When available, the Online Course format is included with the hard copy, eBook, or audio book formats!
PLEASE NOTE: In accordance with accreditation criteria, credit will not be awarded for completion of this course beyond 3/31/2019.
Release Date: March 25, 2016
Expiration Date: March 31, 2019
Immunizations are vital to the public health goal of preventing diseases that can cause significant death and disability. In the 19th and 20th centuries, diseases such as influenza whooping cough, measles, mumps, and rubella were prevalent and killed hundreds of thousands of those infected. During the 1918 influenza pandemic, millions of people died worldwide. Today, laboratories responsible for creating annual influenza vaccines must quickly anticipate the ever-evolving viruses. To stop an epidemic, not only do laboratories need to develop the right vaccines, but patients and providers themselves need to make the effort to be vaccinated.
Immunizations protect not only the immunized patient, but also those with whom they come into contact. Vaccines can protect communities as well as individuals, and increases in vaccine administration rates have been shown to significantly reduce morbidity, mortality, and treatment costs.
The purpose of this course is to provide information on historical and current immunizations that affect patient care, including updated recommendations provided by the Advisory Committee on Immunization Practices. The course begins with a background on current immunization practice and then presents information about general contraindications and precautions. An overview of immunizations for children, adolescents, adults, and special populations is presented. The course is ideal for nurses involved in the administration of immunizations as well as those who provide care and teaching to anyone who receives immunizations.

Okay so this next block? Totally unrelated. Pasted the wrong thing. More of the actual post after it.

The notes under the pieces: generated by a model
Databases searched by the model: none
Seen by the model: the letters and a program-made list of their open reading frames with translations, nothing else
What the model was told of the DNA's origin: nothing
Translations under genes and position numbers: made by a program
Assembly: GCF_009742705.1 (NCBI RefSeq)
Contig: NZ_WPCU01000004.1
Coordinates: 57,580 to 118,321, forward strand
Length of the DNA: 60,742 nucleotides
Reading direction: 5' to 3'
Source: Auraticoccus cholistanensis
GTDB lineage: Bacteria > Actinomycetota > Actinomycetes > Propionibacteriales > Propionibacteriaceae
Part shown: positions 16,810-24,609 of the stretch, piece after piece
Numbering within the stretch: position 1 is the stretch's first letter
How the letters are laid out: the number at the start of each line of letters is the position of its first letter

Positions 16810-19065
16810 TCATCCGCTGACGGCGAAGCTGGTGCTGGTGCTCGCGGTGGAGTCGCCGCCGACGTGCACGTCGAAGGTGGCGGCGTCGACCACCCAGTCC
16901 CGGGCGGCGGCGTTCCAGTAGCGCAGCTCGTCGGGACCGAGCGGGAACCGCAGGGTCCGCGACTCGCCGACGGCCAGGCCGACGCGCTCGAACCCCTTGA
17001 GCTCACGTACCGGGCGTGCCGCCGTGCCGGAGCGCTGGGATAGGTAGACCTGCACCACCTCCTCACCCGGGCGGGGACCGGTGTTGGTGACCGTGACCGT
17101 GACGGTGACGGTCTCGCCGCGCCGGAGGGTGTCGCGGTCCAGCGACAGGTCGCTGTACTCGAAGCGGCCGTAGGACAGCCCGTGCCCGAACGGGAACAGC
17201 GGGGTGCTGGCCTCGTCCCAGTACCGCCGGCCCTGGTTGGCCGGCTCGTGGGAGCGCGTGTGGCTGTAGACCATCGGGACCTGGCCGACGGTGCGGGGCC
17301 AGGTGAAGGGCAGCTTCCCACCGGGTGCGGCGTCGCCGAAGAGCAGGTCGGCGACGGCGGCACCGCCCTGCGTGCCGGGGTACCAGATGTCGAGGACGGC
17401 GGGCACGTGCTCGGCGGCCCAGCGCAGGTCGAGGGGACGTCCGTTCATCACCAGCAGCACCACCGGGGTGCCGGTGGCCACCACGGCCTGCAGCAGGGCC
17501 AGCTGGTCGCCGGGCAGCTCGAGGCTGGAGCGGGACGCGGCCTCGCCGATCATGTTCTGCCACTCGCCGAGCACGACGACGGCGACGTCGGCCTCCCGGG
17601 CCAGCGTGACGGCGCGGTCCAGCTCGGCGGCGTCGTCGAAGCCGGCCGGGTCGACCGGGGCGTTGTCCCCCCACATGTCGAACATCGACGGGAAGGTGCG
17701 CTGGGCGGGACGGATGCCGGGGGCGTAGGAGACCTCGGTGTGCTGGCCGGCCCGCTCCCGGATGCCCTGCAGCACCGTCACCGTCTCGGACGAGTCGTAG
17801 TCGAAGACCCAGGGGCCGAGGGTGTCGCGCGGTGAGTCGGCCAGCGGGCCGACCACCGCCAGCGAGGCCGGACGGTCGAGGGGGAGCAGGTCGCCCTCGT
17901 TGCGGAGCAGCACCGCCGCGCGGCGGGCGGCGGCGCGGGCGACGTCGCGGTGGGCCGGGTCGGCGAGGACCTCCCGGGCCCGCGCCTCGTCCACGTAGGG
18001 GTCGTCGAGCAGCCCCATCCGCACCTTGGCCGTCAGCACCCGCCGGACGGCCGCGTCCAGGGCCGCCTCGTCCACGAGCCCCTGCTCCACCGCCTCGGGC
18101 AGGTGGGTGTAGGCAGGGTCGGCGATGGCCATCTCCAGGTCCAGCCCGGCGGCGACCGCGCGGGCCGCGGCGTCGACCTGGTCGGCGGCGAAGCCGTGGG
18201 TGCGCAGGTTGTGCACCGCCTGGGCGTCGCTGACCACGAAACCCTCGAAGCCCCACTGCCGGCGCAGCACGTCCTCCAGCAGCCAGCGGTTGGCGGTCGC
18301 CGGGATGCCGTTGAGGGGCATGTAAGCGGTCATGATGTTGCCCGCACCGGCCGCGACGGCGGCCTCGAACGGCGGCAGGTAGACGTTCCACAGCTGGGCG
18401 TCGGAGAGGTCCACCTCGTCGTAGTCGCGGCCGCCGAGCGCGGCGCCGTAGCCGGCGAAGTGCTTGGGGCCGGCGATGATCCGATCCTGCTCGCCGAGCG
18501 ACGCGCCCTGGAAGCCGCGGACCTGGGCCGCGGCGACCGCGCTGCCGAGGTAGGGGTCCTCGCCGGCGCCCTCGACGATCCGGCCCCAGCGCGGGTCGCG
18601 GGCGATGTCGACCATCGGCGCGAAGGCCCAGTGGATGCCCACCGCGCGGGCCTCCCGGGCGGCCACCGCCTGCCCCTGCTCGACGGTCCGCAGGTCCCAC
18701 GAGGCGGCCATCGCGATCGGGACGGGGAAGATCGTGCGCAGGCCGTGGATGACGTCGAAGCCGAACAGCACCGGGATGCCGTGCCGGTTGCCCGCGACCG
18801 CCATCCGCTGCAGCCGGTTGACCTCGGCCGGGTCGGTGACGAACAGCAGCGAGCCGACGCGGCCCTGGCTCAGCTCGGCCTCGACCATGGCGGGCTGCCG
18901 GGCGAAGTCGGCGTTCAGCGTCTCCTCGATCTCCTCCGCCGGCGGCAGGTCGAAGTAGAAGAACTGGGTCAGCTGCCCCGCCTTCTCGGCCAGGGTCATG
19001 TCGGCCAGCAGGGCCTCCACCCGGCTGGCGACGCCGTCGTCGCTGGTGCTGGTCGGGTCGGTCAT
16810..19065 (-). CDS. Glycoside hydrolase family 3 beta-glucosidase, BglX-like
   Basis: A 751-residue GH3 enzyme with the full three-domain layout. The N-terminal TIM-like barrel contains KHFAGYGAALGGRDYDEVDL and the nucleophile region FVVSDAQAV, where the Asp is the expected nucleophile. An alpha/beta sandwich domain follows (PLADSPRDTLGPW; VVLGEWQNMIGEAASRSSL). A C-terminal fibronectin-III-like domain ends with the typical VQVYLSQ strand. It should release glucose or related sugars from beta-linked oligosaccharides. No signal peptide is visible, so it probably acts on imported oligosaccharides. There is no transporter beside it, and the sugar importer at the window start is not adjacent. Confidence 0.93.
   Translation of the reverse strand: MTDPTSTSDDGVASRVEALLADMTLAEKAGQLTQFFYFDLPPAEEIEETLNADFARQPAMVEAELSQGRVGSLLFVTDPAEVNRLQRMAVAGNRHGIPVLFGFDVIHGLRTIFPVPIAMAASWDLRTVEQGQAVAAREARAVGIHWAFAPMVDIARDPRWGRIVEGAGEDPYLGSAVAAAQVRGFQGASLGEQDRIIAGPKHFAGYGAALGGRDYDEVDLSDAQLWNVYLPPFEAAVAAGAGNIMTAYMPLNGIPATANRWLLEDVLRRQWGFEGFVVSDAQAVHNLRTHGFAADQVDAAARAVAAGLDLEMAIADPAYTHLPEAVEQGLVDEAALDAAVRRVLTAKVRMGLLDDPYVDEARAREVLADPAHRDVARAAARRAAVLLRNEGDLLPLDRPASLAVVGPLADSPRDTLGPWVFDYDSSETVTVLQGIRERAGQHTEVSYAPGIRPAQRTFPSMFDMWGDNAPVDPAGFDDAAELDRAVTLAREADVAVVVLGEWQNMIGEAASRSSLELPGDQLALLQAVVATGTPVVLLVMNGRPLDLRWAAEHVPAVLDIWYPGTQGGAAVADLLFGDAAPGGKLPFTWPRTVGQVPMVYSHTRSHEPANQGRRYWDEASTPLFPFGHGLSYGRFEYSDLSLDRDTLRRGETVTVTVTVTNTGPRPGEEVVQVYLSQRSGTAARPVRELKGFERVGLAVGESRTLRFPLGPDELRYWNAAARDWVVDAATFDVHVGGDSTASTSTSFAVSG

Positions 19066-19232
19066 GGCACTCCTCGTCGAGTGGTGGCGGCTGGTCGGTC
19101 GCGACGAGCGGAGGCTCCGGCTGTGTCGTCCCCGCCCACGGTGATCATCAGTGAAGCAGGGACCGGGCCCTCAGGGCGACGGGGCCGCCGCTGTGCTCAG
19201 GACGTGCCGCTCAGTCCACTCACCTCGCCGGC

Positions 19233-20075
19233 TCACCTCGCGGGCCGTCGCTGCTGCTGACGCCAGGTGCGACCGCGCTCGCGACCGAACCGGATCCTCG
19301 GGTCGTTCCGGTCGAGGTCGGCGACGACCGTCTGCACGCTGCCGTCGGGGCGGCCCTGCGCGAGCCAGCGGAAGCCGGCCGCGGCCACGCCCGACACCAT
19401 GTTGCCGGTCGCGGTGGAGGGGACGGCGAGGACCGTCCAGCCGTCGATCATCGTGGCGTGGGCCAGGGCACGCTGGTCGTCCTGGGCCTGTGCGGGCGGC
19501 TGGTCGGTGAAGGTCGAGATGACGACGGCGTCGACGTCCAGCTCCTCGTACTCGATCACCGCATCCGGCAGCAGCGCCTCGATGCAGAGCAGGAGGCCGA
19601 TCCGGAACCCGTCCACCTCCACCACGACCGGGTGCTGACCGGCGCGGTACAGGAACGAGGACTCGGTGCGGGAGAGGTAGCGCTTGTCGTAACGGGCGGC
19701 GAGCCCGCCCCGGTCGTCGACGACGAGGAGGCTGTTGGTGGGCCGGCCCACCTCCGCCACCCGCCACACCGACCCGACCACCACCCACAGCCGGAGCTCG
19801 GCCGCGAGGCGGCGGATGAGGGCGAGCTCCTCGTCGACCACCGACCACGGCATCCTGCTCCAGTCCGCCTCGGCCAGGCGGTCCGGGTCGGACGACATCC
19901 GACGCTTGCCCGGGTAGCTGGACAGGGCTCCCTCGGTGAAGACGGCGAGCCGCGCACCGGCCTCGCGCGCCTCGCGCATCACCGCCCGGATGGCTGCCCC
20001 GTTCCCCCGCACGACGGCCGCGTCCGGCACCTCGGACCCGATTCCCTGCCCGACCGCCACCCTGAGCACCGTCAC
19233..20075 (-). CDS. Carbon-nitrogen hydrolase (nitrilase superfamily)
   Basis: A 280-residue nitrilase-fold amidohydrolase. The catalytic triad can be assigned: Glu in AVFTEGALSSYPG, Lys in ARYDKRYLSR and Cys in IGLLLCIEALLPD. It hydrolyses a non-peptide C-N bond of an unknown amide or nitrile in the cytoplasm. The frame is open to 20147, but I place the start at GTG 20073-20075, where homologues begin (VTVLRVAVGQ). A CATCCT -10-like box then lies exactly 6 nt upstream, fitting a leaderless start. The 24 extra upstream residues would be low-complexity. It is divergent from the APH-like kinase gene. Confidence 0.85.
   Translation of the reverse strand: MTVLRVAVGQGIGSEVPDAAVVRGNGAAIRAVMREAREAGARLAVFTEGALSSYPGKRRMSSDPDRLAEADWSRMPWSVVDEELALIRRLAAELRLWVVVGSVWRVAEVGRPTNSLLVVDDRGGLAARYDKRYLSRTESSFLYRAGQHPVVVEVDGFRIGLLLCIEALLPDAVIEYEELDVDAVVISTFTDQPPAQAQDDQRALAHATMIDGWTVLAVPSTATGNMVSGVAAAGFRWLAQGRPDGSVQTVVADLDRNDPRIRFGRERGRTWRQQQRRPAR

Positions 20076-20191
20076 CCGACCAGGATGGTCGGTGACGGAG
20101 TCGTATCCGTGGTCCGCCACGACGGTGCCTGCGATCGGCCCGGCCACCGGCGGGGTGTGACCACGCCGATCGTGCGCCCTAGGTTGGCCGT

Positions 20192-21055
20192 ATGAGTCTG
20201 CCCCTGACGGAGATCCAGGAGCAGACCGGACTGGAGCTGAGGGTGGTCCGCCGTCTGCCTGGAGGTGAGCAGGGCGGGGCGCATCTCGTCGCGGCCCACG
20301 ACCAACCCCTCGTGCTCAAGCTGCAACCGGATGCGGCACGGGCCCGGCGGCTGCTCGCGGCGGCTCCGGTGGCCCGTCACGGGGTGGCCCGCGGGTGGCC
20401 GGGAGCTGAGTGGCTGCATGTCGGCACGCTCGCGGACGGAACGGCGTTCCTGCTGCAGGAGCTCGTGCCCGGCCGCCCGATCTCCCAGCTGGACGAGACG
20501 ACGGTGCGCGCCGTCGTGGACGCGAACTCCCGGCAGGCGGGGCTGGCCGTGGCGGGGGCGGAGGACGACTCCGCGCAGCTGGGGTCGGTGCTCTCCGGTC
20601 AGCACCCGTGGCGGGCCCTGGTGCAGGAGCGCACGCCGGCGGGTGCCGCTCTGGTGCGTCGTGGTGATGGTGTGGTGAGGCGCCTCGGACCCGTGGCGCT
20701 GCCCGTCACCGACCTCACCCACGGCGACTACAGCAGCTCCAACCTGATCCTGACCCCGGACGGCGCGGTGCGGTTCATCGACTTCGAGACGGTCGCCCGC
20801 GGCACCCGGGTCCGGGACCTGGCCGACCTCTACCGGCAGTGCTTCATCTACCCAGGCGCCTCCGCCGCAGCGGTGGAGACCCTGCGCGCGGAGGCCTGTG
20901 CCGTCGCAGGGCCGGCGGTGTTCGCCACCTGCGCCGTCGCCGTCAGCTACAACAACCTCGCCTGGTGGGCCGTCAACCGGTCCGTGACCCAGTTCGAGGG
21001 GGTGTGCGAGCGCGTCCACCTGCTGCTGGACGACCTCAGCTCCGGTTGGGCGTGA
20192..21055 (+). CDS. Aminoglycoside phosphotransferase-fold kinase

Includes Updated Recommendations for the 2016-2017 Influenza Season
- Identify and recognize the most up-to-date, authoritative sources for immunization recommendations
- Select appropriate and current immunization recommendations for specific populations
- Recommend disease prevention and healthful practices to patients
Clark Kebodeaux, PharmD, BCACP, is a clinical assistant professor of pharmacy practice and science at the University of Kentucky College of Pharmacy. He graduated from the University of Kansas School of Pharmacy and completed a PGY1 community pharmacy residency at the University of Kentucky College of Pharmacy. Dr. Kebodeaux is an adjunct faculty member at the School of Nursing at St. Louis University and coordinator of the advanced pharmacology course for advanced practice nurse practitioners. In his previous shared faculty role at the St. Louis College of Pharmacy, he ran a pharmacist-based clinic that was responsible for the delivery of community- pharmacy-based clinical services, including medication therapy management, health testing, and immunization delivery. Dr. Kebodeaux served as the primary site preceptor at Walgreens for the PGY1 St. Louis College of Pharmacy community residency program and primary preceptor for several APPE and IPPE student pharmacist rotations. He has completed two separate immunization certifications and is a faculty trainer for the American Pharmacists Association (APhA) Pharmacy-Based Immunization Delivery Certificate program.
- Courses must be completed on or before the expiration date noted in the course description above.
- You must score 75% or higher on the final exam and complete the course evaluation to pass this course and receive a certificate of completion.
- Through our review processes, Western Schools ensures that this course content is presented in a balanced, unbiased manner and is free from commercial influence. It is Western Schools’ policy not to accept commercial support.
- All persons involved in the planning and development of this course have disclosed no relevant financial relationships or other conflicts of interest related to the course content.